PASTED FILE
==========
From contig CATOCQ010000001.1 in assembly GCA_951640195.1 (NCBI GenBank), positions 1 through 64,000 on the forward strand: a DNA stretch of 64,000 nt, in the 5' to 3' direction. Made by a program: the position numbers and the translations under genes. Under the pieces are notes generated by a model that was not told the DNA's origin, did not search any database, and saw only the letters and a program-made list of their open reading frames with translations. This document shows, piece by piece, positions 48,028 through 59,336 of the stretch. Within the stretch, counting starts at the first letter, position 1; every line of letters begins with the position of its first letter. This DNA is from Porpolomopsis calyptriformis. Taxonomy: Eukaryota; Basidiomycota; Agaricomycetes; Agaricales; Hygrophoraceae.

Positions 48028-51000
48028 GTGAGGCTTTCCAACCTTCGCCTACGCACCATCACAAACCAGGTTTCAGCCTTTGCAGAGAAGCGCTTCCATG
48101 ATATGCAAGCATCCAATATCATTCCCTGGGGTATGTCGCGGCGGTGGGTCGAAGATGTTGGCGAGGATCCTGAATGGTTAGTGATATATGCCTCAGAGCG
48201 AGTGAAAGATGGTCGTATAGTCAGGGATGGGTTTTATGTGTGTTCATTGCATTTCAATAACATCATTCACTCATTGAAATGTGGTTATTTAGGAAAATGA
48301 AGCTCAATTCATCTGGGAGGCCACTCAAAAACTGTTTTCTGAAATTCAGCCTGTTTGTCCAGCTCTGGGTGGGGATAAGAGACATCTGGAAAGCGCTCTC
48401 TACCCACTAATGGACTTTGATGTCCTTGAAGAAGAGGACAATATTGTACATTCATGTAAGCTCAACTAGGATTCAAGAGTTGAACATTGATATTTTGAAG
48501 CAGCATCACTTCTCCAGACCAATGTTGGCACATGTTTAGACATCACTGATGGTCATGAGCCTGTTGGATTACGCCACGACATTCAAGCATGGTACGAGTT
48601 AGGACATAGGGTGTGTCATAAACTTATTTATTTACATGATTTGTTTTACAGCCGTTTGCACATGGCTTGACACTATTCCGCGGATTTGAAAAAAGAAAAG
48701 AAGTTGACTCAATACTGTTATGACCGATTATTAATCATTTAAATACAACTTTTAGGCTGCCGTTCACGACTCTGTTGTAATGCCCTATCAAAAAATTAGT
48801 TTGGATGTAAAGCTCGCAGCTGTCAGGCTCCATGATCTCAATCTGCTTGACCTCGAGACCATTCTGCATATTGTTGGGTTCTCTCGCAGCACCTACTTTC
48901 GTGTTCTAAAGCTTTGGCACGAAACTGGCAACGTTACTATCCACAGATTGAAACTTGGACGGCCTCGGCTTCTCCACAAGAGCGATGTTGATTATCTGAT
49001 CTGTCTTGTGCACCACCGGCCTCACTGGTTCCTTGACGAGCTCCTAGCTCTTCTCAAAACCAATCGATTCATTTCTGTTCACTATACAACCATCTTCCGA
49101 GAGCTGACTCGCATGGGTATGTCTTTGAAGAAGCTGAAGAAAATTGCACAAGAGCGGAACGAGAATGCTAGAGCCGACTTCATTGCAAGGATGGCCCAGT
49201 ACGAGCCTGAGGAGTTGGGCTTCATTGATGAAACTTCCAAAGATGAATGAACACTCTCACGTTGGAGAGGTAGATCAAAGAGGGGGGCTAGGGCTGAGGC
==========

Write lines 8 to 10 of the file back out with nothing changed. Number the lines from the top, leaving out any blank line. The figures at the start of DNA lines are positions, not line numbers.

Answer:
48501 CAGCATCACTTCTCCAGACCAATGTTGGCACATGTTTAGACATCACTGATGGTCATGAGCCTGTTGGATTACGCCACGACATTCAAGCATGGTACGAGTT
48601 AGGACATAGGGTGTGTCATAAACTTATTTATTTACATGATTTGTTTTACAGCCGTTTGCACATGGCTTGACACTATTCCGCGGATTTGAAAAAAGAAAAG
48701 AAGTTGACTCAATACTGTTATGACCGATTATTAATCATTTAAATACAACTTTTAGGCTGCCGTTCACGACTCTGTTGTAATGCCCTATCAAAAAATTAGT